Suppression of Cell-Mediated Immunity by Down-regulation of Interleukin-12
Giorgio Trinchieri, Maria Wysocka, and Christopher L. Karp
The cytokine interleukin-12 (IL-12), which is produced during the immune response to a variety of stimuli, is critical for the development of cell-mediated immunity. Among its various functions in vivo, IL-12 is a potent inducer of interferon-gamma production by T lymphocytes and natural killer (NK) cells and is a co-factor in the mitogenic stimulation of these cell types. However, inappropriate cell-mediated immune responses, often accompanied by over-expression of IL-12, have been identified as having a key role in the development of a variety of autoimmune disorders, such as rheumatoid arthritis, multiple sclerosis, graft-versus-host disease, diabetes mellitus, systemic lupus erythematosus (lupus), and Crohn's disease. Reduction of IL-12 levels, for example by administration of antibodies to IL-12, has been effective in controlling autoimmune diseases in animal models.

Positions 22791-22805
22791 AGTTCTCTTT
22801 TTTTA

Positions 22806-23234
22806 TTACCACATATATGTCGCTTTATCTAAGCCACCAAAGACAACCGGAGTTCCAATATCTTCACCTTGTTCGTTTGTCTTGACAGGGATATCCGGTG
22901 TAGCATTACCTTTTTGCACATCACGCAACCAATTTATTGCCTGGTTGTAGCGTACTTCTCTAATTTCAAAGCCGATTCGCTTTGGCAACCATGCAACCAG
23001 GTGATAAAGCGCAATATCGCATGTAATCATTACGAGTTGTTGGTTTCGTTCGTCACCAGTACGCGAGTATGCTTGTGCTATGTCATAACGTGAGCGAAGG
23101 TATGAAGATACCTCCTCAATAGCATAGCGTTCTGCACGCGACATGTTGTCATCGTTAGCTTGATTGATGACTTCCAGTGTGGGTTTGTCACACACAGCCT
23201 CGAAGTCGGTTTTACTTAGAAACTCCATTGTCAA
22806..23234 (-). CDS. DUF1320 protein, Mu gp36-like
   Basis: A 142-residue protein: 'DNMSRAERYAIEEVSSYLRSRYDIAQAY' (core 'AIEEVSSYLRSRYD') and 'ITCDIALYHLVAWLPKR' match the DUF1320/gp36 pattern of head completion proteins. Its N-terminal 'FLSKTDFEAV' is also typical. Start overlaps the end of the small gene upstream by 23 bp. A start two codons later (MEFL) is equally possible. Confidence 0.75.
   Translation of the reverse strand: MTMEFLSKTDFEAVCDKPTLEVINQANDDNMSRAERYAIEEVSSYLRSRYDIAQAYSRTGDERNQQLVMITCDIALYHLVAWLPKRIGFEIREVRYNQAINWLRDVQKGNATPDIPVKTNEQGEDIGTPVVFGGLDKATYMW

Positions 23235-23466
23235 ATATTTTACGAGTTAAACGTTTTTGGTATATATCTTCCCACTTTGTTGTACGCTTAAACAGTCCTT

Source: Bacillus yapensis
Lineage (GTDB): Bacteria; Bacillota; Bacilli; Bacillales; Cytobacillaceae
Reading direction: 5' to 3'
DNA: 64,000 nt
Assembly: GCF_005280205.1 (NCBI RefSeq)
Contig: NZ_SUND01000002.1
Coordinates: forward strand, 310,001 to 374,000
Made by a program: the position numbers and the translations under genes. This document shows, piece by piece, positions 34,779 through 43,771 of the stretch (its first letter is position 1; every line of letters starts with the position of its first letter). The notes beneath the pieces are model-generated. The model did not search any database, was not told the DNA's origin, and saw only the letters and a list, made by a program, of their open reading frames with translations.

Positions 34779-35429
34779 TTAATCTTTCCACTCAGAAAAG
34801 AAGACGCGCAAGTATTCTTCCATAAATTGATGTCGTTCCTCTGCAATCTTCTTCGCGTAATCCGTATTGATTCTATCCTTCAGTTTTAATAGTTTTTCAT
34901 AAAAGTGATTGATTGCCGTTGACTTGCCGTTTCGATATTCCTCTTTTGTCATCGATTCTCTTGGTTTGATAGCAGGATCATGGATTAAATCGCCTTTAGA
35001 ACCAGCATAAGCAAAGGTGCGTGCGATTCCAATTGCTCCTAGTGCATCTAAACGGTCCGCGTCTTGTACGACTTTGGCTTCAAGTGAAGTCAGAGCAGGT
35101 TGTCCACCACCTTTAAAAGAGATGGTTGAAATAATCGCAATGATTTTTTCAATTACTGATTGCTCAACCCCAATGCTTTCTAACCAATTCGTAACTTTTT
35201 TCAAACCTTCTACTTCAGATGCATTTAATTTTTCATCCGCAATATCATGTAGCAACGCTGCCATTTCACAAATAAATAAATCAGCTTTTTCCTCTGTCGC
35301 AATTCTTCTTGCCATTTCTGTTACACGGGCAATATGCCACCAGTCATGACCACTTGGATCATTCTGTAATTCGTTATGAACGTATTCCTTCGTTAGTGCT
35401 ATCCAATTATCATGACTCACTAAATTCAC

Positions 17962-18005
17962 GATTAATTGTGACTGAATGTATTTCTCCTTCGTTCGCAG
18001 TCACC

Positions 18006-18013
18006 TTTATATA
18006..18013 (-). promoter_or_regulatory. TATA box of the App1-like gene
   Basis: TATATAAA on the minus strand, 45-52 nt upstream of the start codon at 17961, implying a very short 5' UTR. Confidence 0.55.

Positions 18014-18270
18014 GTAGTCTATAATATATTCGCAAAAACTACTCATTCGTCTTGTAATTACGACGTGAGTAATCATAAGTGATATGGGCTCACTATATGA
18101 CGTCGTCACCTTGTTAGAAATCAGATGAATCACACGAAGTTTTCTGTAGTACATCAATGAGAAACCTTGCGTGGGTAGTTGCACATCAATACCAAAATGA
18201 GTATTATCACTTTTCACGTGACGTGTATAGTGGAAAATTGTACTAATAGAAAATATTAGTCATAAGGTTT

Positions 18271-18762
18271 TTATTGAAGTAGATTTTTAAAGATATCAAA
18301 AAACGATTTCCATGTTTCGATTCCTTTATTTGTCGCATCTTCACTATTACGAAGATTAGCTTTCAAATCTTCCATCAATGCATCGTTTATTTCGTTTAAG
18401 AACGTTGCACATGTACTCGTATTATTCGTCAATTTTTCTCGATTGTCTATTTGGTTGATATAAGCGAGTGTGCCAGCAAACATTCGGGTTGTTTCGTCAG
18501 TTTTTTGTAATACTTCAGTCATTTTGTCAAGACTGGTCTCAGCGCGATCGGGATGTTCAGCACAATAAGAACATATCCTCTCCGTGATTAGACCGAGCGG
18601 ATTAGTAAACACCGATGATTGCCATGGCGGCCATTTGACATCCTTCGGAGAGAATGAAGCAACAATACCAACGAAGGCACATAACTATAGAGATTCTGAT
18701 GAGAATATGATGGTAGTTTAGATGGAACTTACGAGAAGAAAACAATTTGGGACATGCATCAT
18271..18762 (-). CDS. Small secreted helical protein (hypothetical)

Researchers at the Wistar Institute have determined that blockage of some complement receptors, including CD46 (the cellular receptor for measles virus) and CR3, can down-regulate production of IL-12 by monocytes. These findings support the well-known suppression of cell-mediated immunity following measles infection. Therefore, compounds that bind to these complement receptors, such as antibodies or other proteins, may be effective in reducing the production of IL-12 in autoimmune diseases and other conditions in which this cytokine is over-produced.
Antibodies and other ligands that bind to CD46 and other complement receptors may be developed for treatment of a variety of auto-immune disorders, including arthritis, graft-versus-host disease, lupus, multiple sclerosis and Crohn's disease.
U.S. Patent No. 6,086,876.
Wistar is seeking an exclusive license for this technology.